“Online sales in China are growing rapidly and are projected to match US online sales in the next few years,” said Eduardo Castro-Wright, vice-chairman of Wal-Mart Stores and chief executive officer of Walmart Global eCommerce and Global Sourcing. He said that by investing in Yihaodian, Mal-Mart could continue to establish a presence in China’s e-commerce market, and could be a “leading” global multichannel retailer.

The company was established in July 2008, when, Yu and Liu Junling, both former senior executives at Dell Inc, decided to open an online shopping site that provided a full range of products.

That was at a time when, currently one of the most prestigious online business-to-customer (B2C) shopping portals in China, was largely a vending site for electronic devices.

As of July 3, Yihaodian’s page views surged by 41.5 percent over the figures for three months ago, and were higher than’s 25.4 percent and’s 17.48 percent rises, said the US Web information company Alexa Internet Inc. has about 1,400 employees, according to a company report released in February. Now the number is more than 2000. It plans to increase the number of employees to between 3,000 and 4,000 this year.

The company also summoned “several hundred” direct-selling shops to enhance its offerings in a faster and more efficient way. Yihaodian has no intention of introducing a customer-to-customer type of sales model on its website over fears of poor product quality and monitoring difficulties.

TouchFashion Jewelry Co Ltd, based in Guangzhou, started to sell its wares embedded with Swarovski lead crystals through Yihaodian in May. About 10 percent of the company’s sales come from the platform now, according to Gu Ge, TouchFashion’s founder. He expected that by the end of this year, sales volume through Yihaodian could hit 30 percent.

“The price of our jewelry could be 30 to 50 percent lower than competitors because the online shop could save in the cost of renting booths, as well as sales clerks’ wages,” Gu said, adding that the cost edge generated by online shopping gave his company a bigger say in pricing.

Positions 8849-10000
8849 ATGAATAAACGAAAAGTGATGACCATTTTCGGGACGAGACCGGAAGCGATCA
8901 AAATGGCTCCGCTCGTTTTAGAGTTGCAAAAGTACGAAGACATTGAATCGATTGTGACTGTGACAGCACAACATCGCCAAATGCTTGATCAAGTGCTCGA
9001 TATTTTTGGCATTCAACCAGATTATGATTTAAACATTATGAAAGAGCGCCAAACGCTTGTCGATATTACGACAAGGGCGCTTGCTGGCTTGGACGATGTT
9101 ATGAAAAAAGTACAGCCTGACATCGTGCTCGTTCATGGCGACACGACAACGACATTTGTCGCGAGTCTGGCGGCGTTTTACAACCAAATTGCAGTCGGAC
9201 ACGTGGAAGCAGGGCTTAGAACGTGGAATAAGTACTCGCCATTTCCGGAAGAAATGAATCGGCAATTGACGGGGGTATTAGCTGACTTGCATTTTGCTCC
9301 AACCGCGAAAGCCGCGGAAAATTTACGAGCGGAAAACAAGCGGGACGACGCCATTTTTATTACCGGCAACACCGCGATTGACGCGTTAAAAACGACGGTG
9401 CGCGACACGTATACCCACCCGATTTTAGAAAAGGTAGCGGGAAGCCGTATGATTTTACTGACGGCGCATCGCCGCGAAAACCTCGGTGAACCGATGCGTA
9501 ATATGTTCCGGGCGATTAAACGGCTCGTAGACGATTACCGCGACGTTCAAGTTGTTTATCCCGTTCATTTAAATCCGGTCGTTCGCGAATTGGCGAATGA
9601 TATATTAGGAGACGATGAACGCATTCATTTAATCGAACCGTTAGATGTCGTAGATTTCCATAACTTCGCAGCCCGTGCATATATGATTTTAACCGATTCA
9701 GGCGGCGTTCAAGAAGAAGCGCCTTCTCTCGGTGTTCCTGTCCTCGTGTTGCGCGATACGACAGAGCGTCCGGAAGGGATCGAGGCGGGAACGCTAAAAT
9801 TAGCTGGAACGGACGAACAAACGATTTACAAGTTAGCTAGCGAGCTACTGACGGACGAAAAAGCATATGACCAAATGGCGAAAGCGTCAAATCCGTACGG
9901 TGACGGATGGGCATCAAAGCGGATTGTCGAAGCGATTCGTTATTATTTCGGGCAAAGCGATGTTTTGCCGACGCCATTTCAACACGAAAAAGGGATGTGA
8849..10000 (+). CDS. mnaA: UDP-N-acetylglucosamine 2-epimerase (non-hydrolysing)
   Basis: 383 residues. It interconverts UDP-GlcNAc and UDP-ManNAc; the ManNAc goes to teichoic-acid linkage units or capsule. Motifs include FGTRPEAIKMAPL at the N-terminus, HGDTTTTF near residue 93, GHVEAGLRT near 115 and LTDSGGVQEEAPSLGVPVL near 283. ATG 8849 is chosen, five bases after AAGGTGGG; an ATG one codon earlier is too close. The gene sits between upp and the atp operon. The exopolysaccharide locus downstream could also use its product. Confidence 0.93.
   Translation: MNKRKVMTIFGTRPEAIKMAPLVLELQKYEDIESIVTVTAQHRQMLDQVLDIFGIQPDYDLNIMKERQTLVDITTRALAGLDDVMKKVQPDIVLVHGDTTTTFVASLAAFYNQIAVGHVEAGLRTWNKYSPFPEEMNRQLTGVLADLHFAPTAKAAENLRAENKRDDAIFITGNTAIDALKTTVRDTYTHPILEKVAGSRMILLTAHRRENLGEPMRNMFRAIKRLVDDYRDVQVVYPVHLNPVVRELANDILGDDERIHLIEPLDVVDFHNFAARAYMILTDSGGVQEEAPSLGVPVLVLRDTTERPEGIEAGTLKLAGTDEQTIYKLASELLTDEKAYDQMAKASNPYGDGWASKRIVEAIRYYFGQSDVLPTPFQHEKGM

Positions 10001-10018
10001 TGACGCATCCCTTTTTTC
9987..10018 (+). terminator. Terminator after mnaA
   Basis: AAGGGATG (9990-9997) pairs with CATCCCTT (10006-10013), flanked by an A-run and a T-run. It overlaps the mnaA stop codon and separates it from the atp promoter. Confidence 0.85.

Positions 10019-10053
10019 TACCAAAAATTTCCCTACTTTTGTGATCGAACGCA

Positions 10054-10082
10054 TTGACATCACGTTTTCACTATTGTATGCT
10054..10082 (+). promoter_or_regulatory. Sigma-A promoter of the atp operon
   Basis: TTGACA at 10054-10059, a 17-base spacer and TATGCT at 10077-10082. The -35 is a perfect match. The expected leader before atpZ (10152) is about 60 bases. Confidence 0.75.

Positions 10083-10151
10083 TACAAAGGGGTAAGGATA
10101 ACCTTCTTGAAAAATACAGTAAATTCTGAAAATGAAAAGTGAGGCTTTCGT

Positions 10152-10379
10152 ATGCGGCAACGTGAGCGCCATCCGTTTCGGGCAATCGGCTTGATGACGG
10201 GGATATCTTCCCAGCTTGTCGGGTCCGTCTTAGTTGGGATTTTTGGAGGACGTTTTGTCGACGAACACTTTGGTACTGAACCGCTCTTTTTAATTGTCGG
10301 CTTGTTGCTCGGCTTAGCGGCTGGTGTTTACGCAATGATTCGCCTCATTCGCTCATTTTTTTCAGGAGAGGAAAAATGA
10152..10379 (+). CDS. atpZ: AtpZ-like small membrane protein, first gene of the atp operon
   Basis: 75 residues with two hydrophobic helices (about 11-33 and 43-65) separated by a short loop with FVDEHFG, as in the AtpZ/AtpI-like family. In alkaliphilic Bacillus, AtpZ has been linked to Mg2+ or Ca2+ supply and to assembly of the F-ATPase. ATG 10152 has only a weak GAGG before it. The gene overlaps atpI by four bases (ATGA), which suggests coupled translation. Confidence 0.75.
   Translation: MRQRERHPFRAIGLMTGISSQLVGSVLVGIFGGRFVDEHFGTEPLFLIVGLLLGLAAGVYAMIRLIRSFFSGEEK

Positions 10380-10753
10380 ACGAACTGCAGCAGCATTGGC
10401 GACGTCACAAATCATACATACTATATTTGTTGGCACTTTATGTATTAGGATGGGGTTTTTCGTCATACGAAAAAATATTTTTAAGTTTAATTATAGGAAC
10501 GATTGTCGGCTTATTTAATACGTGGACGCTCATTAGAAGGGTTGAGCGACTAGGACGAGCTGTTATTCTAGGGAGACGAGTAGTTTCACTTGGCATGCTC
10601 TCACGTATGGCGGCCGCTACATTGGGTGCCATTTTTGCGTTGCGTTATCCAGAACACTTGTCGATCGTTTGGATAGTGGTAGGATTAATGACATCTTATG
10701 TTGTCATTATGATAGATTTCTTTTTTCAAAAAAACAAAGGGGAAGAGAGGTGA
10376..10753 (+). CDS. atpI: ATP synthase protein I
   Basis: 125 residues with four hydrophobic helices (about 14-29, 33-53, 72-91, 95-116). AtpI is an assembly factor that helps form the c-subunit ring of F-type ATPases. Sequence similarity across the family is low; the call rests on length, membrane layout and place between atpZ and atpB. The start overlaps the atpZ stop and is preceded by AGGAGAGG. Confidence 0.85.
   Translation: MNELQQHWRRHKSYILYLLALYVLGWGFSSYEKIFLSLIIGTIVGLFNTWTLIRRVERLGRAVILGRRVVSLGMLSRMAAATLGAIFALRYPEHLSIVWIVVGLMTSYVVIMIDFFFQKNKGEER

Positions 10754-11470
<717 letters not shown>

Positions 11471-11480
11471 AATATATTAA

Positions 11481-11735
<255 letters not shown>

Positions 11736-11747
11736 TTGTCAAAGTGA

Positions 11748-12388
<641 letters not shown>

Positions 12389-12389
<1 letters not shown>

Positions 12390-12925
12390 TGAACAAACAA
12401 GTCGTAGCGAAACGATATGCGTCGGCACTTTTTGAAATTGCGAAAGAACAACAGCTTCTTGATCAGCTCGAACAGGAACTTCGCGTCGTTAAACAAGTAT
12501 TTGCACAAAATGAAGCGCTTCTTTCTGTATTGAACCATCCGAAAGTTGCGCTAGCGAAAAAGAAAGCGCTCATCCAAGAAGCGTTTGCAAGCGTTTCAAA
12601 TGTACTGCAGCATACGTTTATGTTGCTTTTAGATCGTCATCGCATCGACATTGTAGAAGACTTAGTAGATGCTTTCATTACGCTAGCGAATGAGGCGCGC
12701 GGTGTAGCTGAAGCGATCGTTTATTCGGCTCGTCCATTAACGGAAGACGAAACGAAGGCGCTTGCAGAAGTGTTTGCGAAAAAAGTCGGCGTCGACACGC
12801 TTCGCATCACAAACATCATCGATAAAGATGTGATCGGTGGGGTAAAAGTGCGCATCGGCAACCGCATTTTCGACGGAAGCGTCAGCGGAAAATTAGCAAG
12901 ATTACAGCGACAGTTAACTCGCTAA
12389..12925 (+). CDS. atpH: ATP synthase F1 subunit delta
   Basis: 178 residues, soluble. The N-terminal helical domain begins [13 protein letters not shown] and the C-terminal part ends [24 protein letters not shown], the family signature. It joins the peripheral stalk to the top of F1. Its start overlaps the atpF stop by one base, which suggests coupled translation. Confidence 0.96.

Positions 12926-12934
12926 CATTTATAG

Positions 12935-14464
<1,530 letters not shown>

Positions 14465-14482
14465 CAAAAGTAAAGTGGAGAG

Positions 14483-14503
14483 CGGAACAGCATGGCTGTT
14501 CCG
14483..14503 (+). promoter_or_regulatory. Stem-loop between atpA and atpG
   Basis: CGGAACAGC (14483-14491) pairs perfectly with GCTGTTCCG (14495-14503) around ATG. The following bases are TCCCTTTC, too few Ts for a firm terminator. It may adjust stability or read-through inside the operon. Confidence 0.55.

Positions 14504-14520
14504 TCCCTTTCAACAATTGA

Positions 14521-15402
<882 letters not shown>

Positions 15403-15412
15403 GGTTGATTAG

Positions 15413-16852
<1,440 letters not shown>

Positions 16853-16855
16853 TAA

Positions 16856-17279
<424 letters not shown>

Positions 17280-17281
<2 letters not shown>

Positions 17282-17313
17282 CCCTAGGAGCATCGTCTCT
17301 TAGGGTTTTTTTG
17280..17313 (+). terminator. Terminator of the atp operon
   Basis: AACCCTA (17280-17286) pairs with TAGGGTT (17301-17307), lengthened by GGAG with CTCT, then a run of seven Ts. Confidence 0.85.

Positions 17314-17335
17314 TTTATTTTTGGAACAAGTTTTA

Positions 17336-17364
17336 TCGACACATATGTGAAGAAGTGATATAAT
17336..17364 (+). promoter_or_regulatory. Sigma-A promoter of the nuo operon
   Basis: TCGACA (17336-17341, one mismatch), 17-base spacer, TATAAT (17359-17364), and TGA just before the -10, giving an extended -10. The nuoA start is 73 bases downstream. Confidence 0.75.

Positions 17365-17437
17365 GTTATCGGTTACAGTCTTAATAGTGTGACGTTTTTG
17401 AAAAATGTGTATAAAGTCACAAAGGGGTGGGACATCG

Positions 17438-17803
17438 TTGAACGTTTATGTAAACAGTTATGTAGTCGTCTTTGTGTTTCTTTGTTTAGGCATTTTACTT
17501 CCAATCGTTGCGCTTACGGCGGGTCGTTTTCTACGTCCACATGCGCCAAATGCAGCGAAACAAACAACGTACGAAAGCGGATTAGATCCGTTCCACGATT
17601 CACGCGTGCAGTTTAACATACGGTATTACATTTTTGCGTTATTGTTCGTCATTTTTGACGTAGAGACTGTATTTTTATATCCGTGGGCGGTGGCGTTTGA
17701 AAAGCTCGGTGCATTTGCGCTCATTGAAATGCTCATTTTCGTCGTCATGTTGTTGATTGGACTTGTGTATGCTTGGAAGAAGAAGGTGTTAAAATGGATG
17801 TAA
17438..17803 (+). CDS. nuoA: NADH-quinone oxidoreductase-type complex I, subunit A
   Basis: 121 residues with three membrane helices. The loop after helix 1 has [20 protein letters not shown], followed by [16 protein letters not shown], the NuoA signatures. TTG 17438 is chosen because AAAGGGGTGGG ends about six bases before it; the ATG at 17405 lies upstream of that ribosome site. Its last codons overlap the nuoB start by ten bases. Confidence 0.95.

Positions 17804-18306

On July 4, Yihaodian’s newly built warehouse and distribution center in Wuhan, the most populous city in Central China, was put into operation. Another equivalent warehouse will be ready in Chengdu, in Southwest Sichuan province, by mid-July. The other two warehouse and distribution centers in Northwest Xi’an and Northeast Shenyang are expected to open by the end of this year.

The new distribution centers will help Yihaodian to explore the inland market, Yu said, adding that his goal was to have more than 1 million different commodities on sale on the website in the next two to three years.

Diageo’s China deal signals rare breakthrough

Source: Reuters By Michael Flaherty and Don Durfee

HONG KONG/BEIJING (Reuters)- For executives and M&A advisers studying Diageo’s  major step toward control of a Chinese white liquor maker last week, a celebratory clink and a toast of “ganbei” is in order.

After all, the approval from a key ministry for Diageo to take control of Sichuan Swellfun, China’s fourth-largest premium white spirits maker by volume, confirms that foreign take-overs of Chinese brands are possible.

Ever since Chinese regulators blocked Coca-Cola’s $2.4 billion bid in 2009 for the country’s top juice maker, Huiyuan Juice, investors have worried such deals were effectively off the table.

It’s a question that’s bound to come up again as Nestle eyes a possible $2.6 billion deal to buy Chinese candy maker Hsu Fu Chi International.

But those who see Diageo’s move as proof that China has swung the doors wide to foreign investors may have consumed too much baijiu, the clear, fiery drink that can have as much as 60 percent alcohol content.

“I don’t think it’s a breakthrough — I’d be very skeptical that this deal is establishing some kind of pattern,” said David Livdahl, a Beijing-based partner with law firm Paul Hastings who works with foreign investors.

Ahead of the deal, Sichuan Swellfun, which owns China’s oldest baijiu distillery, agreed to divest a jewel in its portfolio, the Quanxing liquor brand. That addressed worries that regulators might balk at letting a famous Chinese brand fall into foreign hands.

The deal took nearly two years — an eternity compared with most overseas deals. Added to which, the complicated transaction was only finalized after the British and Chinese leaders became involved.

Sources say Britain’s prime minister was expected to announce the deal on his trip in China in November last year. Instead, the press release had to wait until Chinese Premier Wen Jiabao traveled to the UK last month.

While the decision shows progress when it comes to Beijing’s view of outside money, anti-trust review will remain a major hurdle for foreign acquisitions in China.